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The sculpture "Witness," which shows a towering, golden female figure with a judicial collar and thick braids resembling ram horns.

The sculpture “Witness” came to the University of Houston after an installation at its original home in Madison Square Park in New York.

Public Art UHS

A sculpture at the University of Houston, previously protested by some Christian and antiabortion activists, was beheaded Monday, The New York Times reported.

Campus police have footage of a vandal attacking the artwork, university administrators told the artist, Shahzia Sikander.

“It was a very violent act of hate, and it should be investigated as a crime,” Sikander told the Times.

The statue, called “Witness,” features an 18-foot-tall woman with thick gold braids that resemble rams’ horns and arms and legs that look like roots. The woman is wearing a hooped skirt with mosaic details and a collar interpreted as an homage to the distinctive lace judicial collars worn by the late U.S. Supreme Court justice Ruth Bader Ginsburg. The sculpture is a temporary installation in the Public Art of the University of Houston System collection.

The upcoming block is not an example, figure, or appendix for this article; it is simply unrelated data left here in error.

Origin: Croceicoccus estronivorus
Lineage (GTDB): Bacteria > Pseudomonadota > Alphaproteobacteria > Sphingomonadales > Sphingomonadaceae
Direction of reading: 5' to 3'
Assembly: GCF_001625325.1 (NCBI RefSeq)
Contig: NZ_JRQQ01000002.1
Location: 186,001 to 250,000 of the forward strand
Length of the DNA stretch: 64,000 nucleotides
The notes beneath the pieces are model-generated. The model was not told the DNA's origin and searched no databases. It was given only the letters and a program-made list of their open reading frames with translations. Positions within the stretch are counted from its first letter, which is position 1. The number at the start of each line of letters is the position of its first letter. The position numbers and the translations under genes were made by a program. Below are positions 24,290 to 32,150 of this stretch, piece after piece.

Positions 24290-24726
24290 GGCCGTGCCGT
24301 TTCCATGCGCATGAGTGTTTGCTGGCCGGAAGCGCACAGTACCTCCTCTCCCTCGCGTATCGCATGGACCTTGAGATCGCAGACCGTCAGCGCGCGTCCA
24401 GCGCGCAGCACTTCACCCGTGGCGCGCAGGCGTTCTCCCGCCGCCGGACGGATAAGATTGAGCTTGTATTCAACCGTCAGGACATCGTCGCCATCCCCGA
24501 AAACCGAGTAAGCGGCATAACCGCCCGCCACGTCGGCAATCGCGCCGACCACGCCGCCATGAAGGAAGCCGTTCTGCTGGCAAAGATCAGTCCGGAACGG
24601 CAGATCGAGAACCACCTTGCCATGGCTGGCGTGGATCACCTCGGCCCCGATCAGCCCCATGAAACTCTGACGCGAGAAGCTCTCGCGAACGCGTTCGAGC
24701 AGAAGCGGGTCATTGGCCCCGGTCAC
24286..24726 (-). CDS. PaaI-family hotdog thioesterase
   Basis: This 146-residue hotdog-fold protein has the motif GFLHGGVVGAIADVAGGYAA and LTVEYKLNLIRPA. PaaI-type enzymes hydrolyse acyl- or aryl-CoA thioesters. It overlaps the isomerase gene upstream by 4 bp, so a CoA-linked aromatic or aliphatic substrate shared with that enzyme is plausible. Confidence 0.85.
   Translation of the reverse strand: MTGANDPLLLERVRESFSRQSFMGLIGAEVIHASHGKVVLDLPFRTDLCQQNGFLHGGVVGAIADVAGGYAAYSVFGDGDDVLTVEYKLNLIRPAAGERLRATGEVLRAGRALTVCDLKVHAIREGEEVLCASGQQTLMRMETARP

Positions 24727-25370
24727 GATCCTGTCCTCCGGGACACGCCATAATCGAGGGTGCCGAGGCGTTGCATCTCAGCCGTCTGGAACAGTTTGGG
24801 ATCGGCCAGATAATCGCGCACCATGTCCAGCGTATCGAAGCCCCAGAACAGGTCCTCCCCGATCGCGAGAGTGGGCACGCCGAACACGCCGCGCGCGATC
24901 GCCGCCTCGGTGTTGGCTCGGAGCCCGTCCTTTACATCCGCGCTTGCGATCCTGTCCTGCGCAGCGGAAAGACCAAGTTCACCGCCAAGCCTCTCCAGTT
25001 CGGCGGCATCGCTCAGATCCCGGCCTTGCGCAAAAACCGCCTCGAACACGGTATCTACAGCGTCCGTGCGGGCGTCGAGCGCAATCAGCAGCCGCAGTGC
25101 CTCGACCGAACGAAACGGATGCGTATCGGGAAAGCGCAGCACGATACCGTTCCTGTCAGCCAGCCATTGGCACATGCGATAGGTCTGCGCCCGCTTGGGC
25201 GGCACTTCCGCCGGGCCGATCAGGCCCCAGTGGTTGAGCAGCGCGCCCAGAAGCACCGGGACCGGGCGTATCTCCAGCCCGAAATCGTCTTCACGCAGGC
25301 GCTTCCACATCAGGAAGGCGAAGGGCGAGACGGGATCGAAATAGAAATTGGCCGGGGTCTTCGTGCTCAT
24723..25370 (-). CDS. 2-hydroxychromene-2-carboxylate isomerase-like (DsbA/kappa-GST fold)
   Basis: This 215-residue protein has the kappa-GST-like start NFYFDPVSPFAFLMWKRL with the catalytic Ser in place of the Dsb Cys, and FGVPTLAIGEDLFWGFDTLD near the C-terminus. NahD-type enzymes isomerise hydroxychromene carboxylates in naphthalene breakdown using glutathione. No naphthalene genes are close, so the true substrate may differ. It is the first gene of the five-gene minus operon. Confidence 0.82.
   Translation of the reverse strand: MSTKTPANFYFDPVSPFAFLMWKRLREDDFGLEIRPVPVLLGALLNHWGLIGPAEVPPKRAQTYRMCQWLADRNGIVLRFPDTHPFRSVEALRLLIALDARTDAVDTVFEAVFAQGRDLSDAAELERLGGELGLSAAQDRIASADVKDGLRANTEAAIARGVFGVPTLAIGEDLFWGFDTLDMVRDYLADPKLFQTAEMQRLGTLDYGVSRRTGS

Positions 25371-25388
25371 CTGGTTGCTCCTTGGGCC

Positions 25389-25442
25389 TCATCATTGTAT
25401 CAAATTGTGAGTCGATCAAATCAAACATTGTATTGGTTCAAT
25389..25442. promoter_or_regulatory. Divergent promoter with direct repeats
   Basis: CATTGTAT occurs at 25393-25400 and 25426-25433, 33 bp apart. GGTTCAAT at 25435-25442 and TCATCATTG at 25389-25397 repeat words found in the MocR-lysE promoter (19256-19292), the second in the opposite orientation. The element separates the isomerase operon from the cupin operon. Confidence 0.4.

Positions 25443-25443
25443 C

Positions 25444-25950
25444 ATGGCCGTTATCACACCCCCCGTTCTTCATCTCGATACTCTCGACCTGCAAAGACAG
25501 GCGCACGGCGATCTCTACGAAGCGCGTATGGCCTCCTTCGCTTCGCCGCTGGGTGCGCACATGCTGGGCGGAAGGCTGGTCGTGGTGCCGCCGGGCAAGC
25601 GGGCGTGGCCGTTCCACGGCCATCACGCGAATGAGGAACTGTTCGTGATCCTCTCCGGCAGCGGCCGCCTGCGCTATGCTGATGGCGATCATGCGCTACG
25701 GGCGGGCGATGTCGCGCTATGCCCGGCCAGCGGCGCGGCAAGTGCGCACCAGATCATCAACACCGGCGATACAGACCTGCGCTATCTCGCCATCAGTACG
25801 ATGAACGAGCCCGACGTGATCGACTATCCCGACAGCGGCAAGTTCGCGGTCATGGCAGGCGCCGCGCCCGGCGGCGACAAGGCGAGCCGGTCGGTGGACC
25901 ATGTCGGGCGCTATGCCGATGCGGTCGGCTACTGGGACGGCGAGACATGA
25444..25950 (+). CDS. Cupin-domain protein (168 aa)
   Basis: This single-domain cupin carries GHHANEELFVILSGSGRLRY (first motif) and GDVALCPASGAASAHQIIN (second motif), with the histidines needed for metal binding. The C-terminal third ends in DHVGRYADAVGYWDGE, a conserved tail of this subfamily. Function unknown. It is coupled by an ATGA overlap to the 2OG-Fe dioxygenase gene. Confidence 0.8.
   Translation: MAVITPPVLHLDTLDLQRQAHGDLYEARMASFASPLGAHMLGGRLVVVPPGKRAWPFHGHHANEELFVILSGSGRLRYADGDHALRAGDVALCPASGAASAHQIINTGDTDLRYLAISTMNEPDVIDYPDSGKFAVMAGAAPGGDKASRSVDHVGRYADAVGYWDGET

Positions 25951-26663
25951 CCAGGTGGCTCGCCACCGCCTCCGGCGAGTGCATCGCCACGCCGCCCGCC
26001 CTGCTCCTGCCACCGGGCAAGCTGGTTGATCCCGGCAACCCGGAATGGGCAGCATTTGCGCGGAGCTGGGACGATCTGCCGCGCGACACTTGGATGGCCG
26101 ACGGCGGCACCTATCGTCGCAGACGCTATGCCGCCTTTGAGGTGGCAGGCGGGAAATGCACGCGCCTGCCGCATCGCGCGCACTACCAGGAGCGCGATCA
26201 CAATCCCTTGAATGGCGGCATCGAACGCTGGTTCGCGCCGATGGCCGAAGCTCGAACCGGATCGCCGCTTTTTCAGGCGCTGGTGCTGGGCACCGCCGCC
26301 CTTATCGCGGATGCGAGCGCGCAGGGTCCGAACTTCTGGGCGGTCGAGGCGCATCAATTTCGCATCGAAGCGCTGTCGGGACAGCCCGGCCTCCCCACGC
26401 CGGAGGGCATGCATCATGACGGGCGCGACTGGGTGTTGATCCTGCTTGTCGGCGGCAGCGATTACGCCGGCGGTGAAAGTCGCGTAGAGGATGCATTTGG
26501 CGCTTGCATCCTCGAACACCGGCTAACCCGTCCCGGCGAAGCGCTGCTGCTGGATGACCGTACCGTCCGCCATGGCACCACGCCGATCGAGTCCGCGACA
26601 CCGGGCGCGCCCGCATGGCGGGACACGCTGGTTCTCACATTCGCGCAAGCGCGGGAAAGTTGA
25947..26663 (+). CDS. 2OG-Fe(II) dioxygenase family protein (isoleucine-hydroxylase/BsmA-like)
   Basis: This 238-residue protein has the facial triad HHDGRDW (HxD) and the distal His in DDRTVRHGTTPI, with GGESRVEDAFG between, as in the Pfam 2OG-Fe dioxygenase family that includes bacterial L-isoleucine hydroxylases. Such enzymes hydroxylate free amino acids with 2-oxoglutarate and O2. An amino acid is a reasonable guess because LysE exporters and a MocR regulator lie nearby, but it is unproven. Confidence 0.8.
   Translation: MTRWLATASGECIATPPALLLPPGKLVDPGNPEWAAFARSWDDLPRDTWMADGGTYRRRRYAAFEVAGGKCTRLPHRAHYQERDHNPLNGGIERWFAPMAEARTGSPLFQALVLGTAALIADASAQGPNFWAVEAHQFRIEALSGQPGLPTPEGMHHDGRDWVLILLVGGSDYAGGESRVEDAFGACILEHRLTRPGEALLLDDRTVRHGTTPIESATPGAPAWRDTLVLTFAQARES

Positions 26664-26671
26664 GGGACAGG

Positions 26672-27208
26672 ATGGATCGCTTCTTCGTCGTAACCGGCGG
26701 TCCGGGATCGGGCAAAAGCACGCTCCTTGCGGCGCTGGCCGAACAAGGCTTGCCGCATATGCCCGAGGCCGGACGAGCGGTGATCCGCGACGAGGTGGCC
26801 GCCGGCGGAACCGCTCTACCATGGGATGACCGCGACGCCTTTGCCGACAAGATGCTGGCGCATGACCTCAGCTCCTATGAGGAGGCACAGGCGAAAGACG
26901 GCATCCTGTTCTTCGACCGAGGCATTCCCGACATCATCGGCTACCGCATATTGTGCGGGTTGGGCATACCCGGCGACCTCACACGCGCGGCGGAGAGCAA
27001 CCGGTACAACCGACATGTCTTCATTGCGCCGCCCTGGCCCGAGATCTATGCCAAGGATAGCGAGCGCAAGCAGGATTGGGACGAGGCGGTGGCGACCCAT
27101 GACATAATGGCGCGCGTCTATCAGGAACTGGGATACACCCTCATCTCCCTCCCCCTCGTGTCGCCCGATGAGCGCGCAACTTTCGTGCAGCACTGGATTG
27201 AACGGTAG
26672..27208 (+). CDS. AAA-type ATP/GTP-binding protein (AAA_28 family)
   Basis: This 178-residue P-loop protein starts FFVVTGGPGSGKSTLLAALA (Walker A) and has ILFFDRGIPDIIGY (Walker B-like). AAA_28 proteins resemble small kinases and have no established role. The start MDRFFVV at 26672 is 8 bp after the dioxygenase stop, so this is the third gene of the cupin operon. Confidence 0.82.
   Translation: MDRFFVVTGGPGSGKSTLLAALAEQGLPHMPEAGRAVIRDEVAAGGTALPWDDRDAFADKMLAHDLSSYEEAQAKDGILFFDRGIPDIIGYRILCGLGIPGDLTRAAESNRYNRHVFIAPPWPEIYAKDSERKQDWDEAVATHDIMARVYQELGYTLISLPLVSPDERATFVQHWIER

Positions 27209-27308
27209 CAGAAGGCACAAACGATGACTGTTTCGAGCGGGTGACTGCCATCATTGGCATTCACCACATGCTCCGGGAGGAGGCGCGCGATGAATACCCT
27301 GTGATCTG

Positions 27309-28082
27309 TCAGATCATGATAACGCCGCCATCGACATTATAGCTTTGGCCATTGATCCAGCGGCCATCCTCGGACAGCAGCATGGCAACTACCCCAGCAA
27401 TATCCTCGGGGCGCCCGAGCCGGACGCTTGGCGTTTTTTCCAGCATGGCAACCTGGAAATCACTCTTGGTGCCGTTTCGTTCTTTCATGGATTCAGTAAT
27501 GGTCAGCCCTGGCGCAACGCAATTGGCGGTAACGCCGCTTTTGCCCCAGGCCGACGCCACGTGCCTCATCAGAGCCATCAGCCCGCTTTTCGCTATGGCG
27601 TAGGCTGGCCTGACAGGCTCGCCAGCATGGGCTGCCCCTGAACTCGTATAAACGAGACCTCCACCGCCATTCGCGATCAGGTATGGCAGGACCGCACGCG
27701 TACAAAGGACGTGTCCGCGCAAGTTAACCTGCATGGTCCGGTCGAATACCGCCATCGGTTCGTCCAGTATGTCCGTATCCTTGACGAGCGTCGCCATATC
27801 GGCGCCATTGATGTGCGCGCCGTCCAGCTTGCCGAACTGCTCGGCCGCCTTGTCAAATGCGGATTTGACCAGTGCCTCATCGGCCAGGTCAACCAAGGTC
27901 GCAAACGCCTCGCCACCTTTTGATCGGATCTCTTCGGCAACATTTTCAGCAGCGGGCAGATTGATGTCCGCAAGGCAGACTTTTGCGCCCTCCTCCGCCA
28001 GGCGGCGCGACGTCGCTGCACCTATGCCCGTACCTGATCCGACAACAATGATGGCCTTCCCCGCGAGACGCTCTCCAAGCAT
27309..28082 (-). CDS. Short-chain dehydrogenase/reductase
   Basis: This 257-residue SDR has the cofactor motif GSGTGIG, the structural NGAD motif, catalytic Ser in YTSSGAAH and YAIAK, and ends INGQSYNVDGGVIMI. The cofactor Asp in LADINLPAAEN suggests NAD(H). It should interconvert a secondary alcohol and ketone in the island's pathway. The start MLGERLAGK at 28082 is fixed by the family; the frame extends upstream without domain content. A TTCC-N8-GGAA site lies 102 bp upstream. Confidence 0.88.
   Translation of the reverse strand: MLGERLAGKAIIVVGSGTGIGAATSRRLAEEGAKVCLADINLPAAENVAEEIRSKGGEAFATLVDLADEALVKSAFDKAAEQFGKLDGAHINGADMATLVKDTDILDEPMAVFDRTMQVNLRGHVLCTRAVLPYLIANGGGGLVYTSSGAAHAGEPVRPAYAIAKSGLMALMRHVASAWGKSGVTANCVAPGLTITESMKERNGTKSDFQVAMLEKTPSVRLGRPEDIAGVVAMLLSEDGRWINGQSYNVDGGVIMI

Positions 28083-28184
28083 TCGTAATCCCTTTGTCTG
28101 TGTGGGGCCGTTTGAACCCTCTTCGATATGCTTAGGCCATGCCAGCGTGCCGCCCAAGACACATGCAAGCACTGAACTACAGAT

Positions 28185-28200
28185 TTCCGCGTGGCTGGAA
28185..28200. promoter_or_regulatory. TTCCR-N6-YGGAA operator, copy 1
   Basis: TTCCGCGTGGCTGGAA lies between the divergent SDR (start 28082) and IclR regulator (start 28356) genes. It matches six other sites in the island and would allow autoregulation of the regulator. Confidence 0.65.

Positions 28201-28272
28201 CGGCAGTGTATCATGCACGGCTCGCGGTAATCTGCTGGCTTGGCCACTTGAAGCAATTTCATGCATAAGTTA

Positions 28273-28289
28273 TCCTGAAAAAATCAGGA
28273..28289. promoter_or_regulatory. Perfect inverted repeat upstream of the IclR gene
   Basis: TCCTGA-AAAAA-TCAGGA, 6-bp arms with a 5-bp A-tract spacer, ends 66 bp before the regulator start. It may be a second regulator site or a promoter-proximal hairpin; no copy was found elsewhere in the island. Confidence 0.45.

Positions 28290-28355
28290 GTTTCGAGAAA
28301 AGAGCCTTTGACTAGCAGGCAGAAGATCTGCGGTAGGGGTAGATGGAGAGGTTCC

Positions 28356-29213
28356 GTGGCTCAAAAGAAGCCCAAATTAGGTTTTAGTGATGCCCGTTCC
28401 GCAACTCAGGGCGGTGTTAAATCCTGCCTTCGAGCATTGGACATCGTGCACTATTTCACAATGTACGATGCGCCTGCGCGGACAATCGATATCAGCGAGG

Antiabortion groups on and off campus objected to the artwork, with some claiming it contained “satanic imagery” and pro–abortion-rights messaging. The university canceled an artist talk introducing the sculpture amid the uproar in February but claimed the decision was unrelated to the backlash.

Sikander told The New York Times that the statue was meant to represent women’s power in the justice system rather than a specific commentary on abortion or Supreme Court justices.

University leaders have not confirmed whether the vandalism is connected to activism against the statue.

“We were disappointed to learn the statue was damaged early Monday morning as Hurricane Beryl was hitting Houston. The damage is believed to be intentional,” Kevin Quinn, executive director of media relations for the university, said in a statement to the Times. “The University of Houston Police Department is currently investigating the matter.”